Hairstylist admits last Bono haircut was failure

Hairstylist admits last Bono haircut was failure

Dire-ish Times, October 03, 2010
By: Ronan McSkeevy

LEGENDARY Bono hairstylist Harry McHairywhite has said the singer’s latest haircut did not achieve what it set out to achieve and its relative failure had affected the Bono.

 The haircut, unveiled on August 6, has drawn only a fraction of lady (and boy) oohs and aahs and received mostly lukewarm shrugs online, though it did get a five-star rating from Jann Wenner during a weekly skype chit chat he has with Bono to discuss how awesome they both think they are. McHairywhite, who was the haircuts’ co-stylist along with a blind guy and a guy with no thumbs, said the haircut lacked a strong biblical theme and the Jersey Shore ambience that it tried to recreate did not work.

“At the end of the day, the public are always right especially when you have a platform as big as Bono’s head,” he said. “Of course it affects him. He does not know it, but the truth is, Bono is a human. He put his heart and soul into the haircut, but the oohs and aahs did not reach the level that he expected. We must admit that it failed to ignite peoples imaginations.

“It’s a pity because the whole idea of Bono’s hair looking like he stuck his finger in an electric socket as a big idea was great. When the big idea for Bono’s hair is good, that is when the band succeeds the most, but when he ends up with a Jersey Shore / Heat Miser hybrid, then it’s time for the bass player to distract everyone by taking his shirt off. Something happened that meant our hairy experiment did not come across on his head.”

In the aftermath of this sensational article’s release, U2 fans who spend what they are sure is a perfectly healthy amount of time on the internet started arguing. And arguing. And then arguing some more. And then arguing again: “Everyone knows that real fans love this haircut!!” “The haircut is art!” “No way! The haircut is no good! It borrows from the past, pretends to be futuristic, and sucks in the middle part.” “Either way, really, who does McHairywhite think he is talking smack about the haircut?!” “And oh me oh my, what does this mean for the future – for the NEXT haircut?” “Will the next haircut now be less experimental? More mainstream? Please don’t let it be a return to the post-Pop, pre-failed haircut era!”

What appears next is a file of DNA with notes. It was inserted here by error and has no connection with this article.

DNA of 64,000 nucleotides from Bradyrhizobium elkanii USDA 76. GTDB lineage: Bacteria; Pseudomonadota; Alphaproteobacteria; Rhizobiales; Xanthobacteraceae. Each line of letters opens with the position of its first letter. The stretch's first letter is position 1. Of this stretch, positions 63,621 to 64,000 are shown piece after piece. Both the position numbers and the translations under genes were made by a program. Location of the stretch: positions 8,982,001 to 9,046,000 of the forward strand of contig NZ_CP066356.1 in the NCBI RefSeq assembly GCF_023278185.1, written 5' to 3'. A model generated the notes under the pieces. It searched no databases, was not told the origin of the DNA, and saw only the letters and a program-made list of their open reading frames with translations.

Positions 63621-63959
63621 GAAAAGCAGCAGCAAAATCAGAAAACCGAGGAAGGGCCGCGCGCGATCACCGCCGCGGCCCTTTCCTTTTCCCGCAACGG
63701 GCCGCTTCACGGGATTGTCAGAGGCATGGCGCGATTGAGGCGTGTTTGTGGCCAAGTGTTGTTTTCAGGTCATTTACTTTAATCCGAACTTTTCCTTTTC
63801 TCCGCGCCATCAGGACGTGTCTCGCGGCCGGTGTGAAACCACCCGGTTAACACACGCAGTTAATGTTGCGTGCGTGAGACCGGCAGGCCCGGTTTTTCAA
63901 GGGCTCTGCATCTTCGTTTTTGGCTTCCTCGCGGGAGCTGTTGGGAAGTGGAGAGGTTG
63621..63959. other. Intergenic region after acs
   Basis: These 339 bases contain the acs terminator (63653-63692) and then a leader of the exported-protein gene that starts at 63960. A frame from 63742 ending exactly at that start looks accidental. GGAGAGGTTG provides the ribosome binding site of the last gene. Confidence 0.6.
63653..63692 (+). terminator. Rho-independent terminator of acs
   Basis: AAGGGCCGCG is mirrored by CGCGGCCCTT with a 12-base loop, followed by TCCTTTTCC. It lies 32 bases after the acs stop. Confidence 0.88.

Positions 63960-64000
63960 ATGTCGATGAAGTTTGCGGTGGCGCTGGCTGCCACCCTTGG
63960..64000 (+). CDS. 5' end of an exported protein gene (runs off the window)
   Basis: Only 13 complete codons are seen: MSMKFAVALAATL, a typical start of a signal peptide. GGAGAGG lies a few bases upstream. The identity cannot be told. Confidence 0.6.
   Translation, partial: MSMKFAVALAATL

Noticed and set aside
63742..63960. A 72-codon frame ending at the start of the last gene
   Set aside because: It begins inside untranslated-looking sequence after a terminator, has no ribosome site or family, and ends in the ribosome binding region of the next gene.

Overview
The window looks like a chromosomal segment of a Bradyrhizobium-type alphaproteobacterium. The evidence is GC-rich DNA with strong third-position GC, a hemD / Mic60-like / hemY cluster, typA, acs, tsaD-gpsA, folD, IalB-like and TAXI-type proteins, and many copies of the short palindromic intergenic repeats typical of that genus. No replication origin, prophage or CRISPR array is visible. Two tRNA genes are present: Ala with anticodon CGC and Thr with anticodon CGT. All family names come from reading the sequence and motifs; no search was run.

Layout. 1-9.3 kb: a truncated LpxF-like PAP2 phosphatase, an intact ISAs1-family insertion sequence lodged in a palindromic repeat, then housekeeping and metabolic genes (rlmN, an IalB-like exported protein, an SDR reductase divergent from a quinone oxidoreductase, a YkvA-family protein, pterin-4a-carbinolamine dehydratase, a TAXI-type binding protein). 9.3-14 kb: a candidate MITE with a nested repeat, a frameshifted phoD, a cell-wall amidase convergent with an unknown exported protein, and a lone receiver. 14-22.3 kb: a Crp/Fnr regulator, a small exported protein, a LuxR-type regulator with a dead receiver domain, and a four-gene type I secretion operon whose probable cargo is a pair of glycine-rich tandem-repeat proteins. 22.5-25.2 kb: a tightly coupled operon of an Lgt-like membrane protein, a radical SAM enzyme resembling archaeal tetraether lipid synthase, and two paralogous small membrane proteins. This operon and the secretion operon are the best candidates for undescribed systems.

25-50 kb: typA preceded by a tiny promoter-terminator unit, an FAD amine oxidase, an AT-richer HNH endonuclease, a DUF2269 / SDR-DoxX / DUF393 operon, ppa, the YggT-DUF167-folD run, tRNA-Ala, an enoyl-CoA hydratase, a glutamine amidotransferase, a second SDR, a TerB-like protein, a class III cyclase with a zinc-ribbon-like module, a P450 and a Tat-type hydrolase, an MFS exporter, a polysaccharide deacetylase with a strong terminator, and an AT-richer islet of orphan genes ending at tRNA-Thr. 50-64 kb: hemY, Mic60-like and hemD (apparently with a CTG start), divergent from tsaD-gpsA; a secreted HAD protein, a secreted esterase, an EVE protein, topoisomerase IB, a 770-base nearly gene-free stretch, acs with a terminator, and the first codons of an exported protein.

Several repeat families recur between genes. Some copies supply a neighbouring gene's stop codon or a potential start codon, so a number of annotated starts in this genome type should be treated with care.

These arguments continue as we speak, and they shall likely continue now and forever, amen.

Meanwhile, in other developments, McHairywhite has tried to retract his statement via his twitter, claiming he never called the haircut a failure, but seemingly confirming that he did think that as a big idea, the haircut was not fully realized. Whatever in the hairheck that means.

Irish Times: Steve Lillywhite Admits Last U2 Album Was A Failure


16 thoughts on “Hairstylist admits last Bono haircut was failure

  1. Haven’t they considered nearly every album they’ve made in the past to be a ‘failure’ of some kind? Or at least they feel that there is always room to grow, improve & challenge themselves. That’s what has kept them striving for so long at such a high level.

  2. Just keep it cropped ala Popmart. Stop messing with your hair. That’s what I tell my husband. Or and the rest of the article is good too. :) Luv ya

  3. F’ing brilliant! Literally falling out of my chair laughing and agree that Adam’s the perfect bad haircut distraction (then again I’ve known that for nearly 30 Years now!).

    Very, very clever, caravox! :)

  4. Yes, very drole: U2′s music is almost as irrelevant and unimportant as its lead singer’s fashion sense. They make meaningless pop music, and there’s really no reason to point out one’s belief that the band’s latest disposable album is less artistically successful than the rest of their output.

    …that is the point of this satire, right?

    Because if U2′s music is worth discussing, then whatever humor can be had by trivializing that music must rely on the reader’s unthinking reflex that parody = comedy, regardless of the content.

  5. I notice you didn’t tell that to Debbi: I’m guessing you don’t mind people taking this post as some sort of serious commentary, so long as they praise you for it.

  6. Caravox, I think it’s possible but not always consistent. A devout Catholic could probably chuckle at the Pope’s fashion sense, but he couldn’t really scoff at the papal claim to authority.

    “What’s the point of this joke?” If there isn’t a clear answer, and the joke touches on some controversy or sore spot, then a listener could infer the wrong thing — as I apparently did, regretfully.

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